Hannah joined the Health Connected team in 2013. She is one of our Health Educators and our Teen Parent Panel Coordinator. Hannah has been working in the dynamic field of public health for more than 8 years, delivering education to diverse populations, mobilizing passionate volunteers, and coordinating sexual health education programs. She grew up in the Central Valley of California and is a proud alumna of CSU Fresno with a degree in Health Science. She will receive her Master of Public Health degree from San Jose State University in May 2015.
Why did you get into health education?
I first got into health education in high school. I became a peer educator and worked with the teen dating violence prevention program and so I really liked the aspect of teaching. I liked how this can dive into bigger social issues and not just impact one person but a larger population. It was nice that it could turn into an actual job, and I really liked the planning aspect. It’s interesting to see the impact of education through evaluation and I just liked the entire process. So I made a major out of it in undergrad and continued onto my master’s degree.
What is your favorite program to teach? Why?
I like teaching all programs but I have to say my favorite would be middle school, specifically the 7th and 8th graders. It’s a time where there is a lot of transitioning bodily and mentally as well as a lot of miscommunication from either media, friends, or family and it’s always nice to see those moments of clarification.
What's the best question you've had to answer?
The questions that I particularly like answering are questions around relationships and deciding for themselves if they are ready to have sex. “How do I communicate with my partner that I am not ready?” I always enjoy answering any question that has to do with advice. This is also stuff I wish I had gotten from health educators when I was younger.
What's one message around sexual health you'd like to send to young people?
I always like to include strong messaging around communication with a partner. Whether they hadn’t had relationships, are considering a relationship or have been in a relationship with the person for a long time, I always like to drive home that message. I like to talk about communicating around STI testing and I tell my students to make a date out of it and go to the clinic together. Part of the messaging is to de-stigmatize the process of getting tested and also to normalize what a healthy relationship should look like.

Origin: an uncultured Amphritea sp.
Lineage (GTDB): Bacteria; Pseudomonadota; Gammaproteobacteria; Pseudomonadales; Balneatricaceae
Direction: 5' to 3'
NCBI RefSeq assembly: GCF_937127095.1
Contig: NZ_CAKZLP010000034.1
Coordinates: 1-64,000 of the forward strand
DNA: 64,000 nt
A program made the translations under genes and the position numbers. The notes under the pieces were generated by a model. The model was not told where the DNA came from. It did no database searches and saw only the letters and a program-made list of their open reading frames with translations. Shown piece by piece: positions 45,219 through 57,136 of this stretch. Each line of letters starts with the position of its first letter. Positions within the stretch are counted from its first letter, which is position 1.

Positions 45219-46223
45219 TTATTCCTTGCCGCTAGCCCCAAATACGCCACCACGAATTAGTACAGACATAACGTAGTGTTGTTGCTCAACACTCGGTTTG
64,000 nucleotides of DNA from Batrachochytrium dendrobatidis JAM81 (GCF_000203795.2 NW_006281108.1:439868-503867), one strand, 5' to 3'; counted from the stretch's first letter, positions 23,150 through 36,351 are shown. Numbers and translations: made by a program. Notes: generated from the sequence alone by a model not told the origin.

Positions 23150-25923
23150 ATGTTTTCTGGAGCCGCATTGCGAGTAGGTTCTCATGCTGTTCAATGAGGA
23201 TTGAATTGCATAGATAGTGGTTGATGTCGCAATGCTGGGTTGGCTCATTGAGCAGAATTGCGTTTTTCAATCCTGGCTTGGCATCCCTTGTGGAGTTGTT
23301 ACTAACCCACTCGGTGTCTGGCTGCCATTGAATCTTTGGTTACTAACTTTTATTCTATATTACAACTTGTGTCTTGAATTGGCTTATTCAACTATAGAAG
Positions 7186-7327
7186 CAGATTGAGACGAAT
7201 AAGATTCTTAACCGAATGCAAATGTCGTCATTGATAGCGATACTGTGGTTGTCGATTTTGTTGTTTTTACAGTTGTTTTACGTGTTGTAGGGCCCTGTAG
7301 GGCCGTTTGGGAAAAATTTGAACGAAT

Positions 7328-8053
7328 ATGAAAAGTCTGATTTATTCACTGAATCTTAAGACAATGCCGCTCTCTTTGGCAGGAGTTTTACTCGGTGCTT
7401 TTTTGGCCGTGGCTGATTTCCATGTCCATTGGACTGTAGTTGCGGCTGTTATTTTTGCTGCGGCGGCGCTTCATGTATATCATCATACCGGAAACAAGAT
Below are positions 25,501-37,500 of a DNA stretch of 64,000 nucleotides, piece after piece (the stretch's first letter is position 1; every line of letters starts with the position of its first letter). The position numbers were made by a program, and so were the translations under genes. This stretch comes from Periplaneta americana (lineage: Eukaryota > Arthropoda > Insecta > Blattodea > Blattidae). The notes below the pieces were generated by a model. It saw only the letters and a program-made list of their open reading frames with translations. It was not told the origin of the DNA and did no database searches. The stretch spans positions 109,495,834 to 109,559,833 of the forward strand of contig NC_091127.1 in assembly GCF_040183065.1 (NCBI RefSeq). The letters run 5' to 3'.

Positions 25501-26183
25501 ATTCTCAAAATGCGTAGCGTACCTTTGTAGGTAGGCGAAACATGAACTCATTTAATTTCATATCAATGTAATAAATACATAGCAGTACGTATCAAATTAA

What is your favorite part about teaching sex ed?
My favorite part about teaching sex ed here at Health Connected is getting to teach different curricula and going to different schools. I like working with different groups of students and teachers, and ultimately being that moment in the student’s life where they remember learning something that will stay with them for a long time.
Did you have sex ed as a teen? If yes, what was it like for you? If not, do you wish you had had it?
In 5th grade we had two days of education around the reproductive system however boys and girls were separated which didn’t allow males or females to learn about the opposite sex. They talked to us [girls] about the menstrual cycle and other puberty topics. It left us very curious about the bodies of the opposite sex since they didn’t talk to us about it. In high school I had Sociology for Living which included a very basic sexuality lesson from a book. I didn’t really feel challenged by it. I did the learning on my own by reading the book and filling out a handout. The information given was very basic. Fortunately, I have a very open relationship with my mother so if I ever had any questions I would just ask her.